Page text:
Remembering Robin Strobel

Posted by on February 21, 2013, in quilting & sewing,

“Life should not be a journey to the grave with the intention of arriving safely in a pretty and well-preserved body, but rather to skid in broadside in a cloud of smoke, thoroughly used up, totally worn out, and loudly proclaiming ‘Wow! What a Ride!’”

—Hunter S. Thompson

What a ride, indeed.

Robin StrobelOn December 18, 2012, the Martingale family lost our dear friend and colleague, Robin Strobel. A quiet, unassuming woman, Robin clearly had a backbone of steel. Otherwise, she could not have waged a 10-year battle against a rare form of cancer that left her body shattered but her spirit strong. Through surgeries, multiple rounds of radiation, endless chemotherapy, frequent hospitalizations, and unimaginable pain, she never whined, never complained, never asked anything of anyone. Instead, she hung that Hunter S. Thompson quote over her desk and carried on. To say she was an inspiration to us all would be a feeble understatement.

Robin was something of a Renaissance woman (although she often called herself a dilettante); she had broad interests and excelled in many areas. In her 13 years here at Martingale, she was first an illustrator and later a technical editor, and that was after a career as a high school biology teacher, a stint at a local quilt shop, many years as a quilting teacher, and a brief time spent as a veterinary technician. She could knit, quilt, create gorgeous glass beads, and make jewelry. Oh, and she wrote two quilting books!

Robin retired in early 2012 when she could no longer make it to the office on a daily basis. But she continued to contribute to this blog, and that’s why we felt it was appropriate to recognize her here and share her impact with you, our readers. Rather than have just one of us write a tribute, which would be too difficult in any event, we thought it would be nice to share the thoughts of some who worked with her.

I asked colleagues to share their memories, and in reading their responses, it was easy to find the common threads: Robin was kind, patient, generous, funny, uncomplaining, and totally devoted to her cats. Here, in their own words, are some of those memories.

Vivid Imaginings“Robin was one of my early quilting mentors. She was always so patient, calm, and helpful when I was tearing my hair out over broken thread or blocks that just wouldn’t match up. I remember her praising me for being ‘brave’ enough to tackle a pattern that was really too advanced for me (while helping me to unsew a few of the 10 or 12 blocks that I’d sewn backwards). I also loved how it didn’t take much to get her laughing to the point of tears.” —Cornelia Gauger, Customer Service Representative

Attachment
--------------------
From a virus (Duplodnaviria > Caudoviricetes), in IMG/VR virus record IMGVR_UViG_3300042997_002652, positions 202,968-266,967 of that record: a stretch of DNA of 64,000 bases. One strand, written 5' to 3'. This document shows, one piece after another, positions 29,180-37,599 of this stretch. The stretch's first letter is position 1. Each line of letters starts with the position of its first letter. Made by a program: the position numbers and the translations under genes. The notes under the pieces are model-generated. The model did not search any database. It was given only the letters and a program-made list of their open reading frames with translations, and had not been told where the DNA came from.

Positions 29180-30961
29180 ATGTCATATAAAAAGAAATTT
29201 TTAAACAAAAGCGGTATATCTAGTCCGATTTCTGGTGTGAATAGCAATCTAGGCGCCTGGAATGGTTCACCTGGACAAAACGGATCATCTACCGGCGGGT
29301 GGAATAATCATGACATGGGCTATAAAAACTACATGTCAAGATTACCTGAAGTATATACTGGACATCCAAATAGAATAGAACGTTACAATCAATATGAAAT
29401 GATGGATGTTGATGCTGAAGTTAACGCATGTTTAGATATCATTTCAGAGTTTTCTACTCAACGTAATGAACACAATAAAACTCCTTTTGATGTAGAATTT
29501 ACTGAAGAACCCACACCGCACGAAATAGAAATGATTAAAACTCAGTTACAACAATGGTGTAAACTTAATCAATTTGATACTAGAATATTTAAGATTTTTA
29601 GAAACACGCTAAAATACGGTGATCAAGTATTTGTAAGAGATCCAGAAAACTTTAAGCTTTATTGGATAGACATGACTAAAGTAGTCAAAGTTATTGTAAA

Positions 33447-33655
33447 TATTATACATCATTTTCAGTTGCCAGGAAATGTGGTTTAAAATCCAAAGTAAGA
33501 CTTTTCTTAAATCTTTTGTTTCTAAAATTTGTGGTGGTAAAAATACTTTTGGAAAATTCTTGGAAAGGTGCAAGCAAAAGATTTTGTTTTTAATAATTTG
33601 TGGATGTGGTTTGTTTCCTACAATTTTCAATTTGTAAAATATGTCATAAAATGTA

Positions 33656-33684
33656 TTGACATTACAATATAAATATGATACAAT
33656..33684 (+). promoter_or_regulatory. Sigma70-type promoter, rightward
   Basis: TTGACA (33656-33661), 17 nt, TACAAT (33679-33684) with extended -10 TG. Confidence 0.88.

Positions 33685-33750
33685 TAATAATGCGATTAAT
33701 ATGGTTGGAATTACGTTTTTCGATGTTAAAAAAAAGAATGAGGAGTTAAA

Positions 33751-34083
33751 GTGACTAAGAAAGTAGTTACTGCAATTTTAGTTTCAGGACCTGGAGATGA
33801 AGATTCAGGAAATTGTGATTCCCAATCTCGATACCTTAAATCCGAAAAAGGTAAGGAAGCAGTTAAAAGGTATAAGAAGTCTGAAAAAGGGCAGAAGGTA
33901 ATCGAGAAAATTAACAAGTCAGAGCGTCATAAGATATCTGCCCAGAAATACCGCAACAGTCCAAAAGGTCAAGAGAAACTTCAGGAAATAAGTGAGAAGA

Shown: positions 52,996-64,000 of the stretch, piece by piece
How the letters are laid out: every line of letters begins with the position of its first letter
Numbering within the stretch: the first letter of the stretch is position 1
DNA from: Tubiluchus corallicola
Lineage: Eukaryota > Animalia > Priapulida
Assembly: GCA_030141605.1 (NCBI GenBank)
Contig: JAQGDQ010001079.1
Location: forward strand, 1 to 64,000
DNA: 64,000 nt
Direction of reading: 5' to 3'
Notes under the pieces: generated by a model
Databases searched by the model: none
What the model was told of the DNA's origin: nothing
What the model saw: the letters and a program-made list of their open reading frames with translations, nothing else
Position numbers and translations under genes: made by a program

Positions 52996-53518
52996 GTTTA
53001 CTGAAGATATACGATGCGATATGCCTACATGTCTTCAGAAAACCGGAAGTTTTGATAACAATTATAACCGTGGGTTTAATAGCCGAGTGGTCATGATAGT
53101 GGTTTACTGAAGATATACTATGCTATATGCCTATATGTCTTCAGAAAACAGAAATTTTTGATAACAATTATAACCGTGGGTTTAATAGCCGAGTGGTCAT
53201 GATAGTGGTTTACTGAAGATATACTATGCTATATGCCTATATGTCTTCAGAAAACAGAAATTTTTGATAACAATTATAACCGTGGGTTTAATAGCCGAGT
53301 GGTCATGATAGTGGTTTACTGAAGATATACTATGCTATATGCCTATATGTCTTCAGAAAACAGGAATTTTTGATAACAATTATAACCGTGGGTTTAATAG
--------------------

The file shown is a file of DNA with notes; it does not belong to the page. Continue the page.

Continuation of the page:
“Robin had the uncommon ability to use both sides of her brain with equal dexterity. She was not only creative, she was also the kind of person who liked to delve into a problem and figure out the best possible solution. It made her good at being both a technical illustrator and a technical editor. Robin never met a problem or situation that she couldn’t resolve. Whether it was a complex quilting technique that needed to be explained or the stitches in a complicated colorwork mitten that weren’t working out right, Robin was like a dog with a bone—she wouldn’t give it up. Ever. She was one of those rare people who always strived to do her best. It made her fantastic at her job and a valued and respected coworker.

Autumn RoadsShe loved working with fiber—from fabric to yarn—and with other media like glass. When she needed a Crock Pot to slowly cool her lampwork beads so they wouldn’t crack, I was happy to give up the one I never used. Unexpectedly, she made me a bracelet and earring set in my favorite color. I clearly got the better end of that trade!” —Karen Soltys, Managing Editor

“In any conversation I had with Robin, about how she was feeling or a book she was working on or a problem or a request, she always had a kind word and never a complaint about anyone or anything, particularly her health. I always came away thinking, I should take to heart a page or two from her book. She had such a great generosity of spirit—something for us all to aspire to. She was special, though I bet she would not agree. She seemed to not want to burden anyone, even when everyone who knew her would be more than willing to help her with any burden.” —Mary Burns, Marketing Coordinator